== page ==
Opposing counsel is instructed to accomplish several things (winning being the last of the things on his or her menu). First, the idea is to undermine the confidence of the homeowner and to undermine the confidence of the lawyer for the homeowner in any defense to the foreclosure. They do this by several tricks.

The main one is offering cash for keys. This says “You know we will win and you don’t have a chance, so get out now and we will pay you a couple of thousand dollars.” By doing that, they give the impression that the case has been evaluated and that the offer is somewhere within the realm of reasonability given the probable outcome. It isn’t and all my cases start this way — especially the ones where the judgment was entered for the homeowner.

The next one is offering modification which is basically saying “OK, if you recognize this transaction as real, we will offer you different terms.” The initial offer of different terms is virtually no change at all in the original terms but it gives hope that there will be a breather between now and when they return to foreclosure mode. It is about as attractive to the homeowner as the cash-for keys deal.

If you stick to your guns the offers will improve; most homeowners end up not resisting an offer that they think gives them enough relief that it isn’t worth proving or revealing that there is absolutely no corroborating evidence in the form of testimony on person knowledge, documents or receipts that support the apparent facial validity fo the documents being used to fabricate a claim against the homeowner on a non-existent loan account receivable.

Just be aware that acceptance of any offer in most instances is doing business with a thief in exchange for returning stolen property. From the point of view of the thief, he or she worked hard for that property and is entitled to compensation for the work performed. Anything less than that is a loss and if given the chance they will even sue for it. None of that is law but anyone can use legal process, even to make false claims. Such claims are deemed true unless properly contested.

So in a situation where the case is almost over the lawyer representing the homeowner is still hammering away at enforcing discovery.

The opposing lawyer is characterizing the effort as a desperate attempt to escape a legitimate debt and a using the lawyer and the homeowner of vexatious litigation —- i.e., using legal process improperly to gain an undeserved legal advantage. in other words, the attorney for the financial industry is accusing the homeowner, who has virtually no resources, of doing exactly what the foreclosure lawyer has done is continuing to do because he or she has the full backing of companies with infinitely deep pockets.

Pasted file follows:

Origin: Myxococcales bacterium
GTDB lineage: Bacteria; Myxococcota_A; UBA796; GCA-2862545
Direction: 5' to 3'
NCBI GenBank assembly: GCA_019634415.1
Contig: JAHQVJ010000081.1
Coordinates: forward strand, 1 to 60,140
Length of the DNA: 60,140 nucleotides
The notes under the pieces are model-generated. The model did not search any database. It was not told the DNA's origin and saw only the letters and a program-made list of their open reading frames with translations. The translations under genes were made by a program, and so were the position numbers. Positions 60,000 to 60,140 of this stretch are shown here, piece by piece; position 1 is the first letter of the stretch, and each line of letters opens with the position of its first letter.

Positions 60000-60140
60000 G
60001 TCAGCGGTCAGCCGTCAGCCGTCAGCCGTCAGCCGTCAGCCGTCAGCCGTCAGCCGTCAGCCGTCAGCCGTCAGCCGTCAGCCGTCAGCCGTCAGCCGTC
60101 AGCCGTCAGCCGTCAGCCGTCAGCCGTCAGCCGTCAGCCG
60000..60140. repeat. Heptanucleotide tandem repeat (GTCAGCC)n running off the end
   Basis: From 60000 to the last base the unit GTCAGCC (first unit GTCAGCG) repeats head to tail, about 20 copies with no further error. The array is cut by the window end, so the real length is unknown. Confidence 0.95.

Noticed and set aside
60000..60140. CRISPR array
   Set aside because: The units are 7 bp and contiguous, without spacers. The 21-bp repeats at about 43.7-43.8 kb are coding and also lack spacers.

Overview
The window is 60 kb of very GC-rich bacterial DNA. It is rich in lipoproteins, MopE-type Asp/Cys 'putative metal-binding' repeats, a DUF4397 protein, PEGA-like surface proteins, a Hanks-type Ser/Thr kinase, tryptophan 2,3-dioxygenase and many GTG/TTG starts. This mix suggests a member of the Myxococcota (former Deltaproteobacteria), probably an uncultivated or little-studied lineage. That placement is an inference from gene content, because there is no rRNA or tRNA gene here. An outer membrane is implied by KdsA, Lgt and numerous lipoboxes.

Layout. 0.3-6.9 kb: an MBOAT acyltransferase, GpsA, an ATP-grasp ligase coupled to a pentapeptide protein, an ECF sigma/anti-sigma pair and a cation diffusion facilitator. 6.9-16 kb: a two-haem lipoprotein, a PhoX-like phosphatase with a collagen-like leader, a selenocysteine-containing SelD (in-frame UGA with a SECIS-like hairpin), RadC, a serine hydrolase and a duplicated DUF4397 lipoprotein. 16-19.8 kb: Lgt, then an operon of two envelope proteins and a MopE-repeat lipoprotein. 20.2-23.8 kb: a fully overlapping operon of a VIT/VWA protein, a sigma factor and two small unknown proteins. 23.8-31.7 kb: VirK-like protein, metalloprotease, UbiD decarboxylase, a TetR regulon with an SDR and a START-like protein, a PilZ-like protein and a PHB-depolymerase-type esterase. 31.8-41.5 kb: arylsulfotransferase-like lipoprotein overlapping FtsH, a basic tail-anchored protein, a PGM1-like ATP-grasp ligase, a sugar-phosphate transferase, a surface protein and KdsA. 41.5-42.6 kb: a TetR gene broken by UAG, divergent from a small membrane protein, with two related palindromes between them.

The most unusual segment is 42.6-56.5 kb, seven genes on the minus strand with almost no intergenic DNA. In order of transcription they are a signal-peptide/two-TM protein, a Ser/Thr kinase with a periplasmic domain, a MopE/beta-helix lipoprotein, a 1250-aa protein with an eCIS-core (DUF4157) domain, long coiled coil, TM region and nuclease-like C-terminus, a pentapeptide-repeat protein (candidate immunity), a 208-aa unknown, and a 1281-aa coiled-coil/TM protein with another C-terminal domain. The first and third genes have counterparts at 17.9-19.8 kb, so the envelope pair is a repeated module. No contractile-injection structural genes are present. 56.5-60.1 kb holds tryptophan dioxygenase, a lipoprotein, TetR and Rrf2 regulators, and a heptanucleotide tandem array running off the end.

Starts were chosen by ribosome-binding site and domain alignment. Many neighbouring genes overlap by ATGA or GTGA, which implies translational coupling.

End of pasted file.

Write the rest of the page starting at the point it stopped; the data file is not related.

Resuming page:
Discovery has been served and the response was objection and motions for protection. The homeowner’s lawyer filed a motion to compel compliance with the rules of discovery. The foreclosure lawyer filed a response saying that the homeowner was trying to relitigate the case, in a desperate attempt to avoid the inevitable loss of possession of the property using vexatious litigation strategies.

Here are my notes, with some edits:

I see several issues with the response filed by opposing counsel.
  1. I doubt that counsel has any written or oral authority to represent Fannie Mae that was granted by Fannie Mae.
    1. Fannie Mae would not hire the law firm unless they were making the direct rerpesentation ot the lawyer that they were in fact the owner of the properrty which title had been legally acquired. Since Fannie knows taht its name is being used in vexastious litigation against homeowners that reuslt in forecloure sales wherein the money proceeds are never paid to Fannie {same as REMIC trustees}, it would not make such a declaration and it would therefore never directly hire the law firm.
    2. And if push came to shove, I am virtually certain that anything represented in court to have been on behalf of Fannie Mae would be subject to Fannie claims of plausible deniability.
    3. But it is extremely difficult to raise this issue and get any traction directly. If there is a mediation Conference you may have an opportunity to ask about authority and then file a motion for sanctions for failure to appear. But I don’t think that this is possible at this stage in litigation.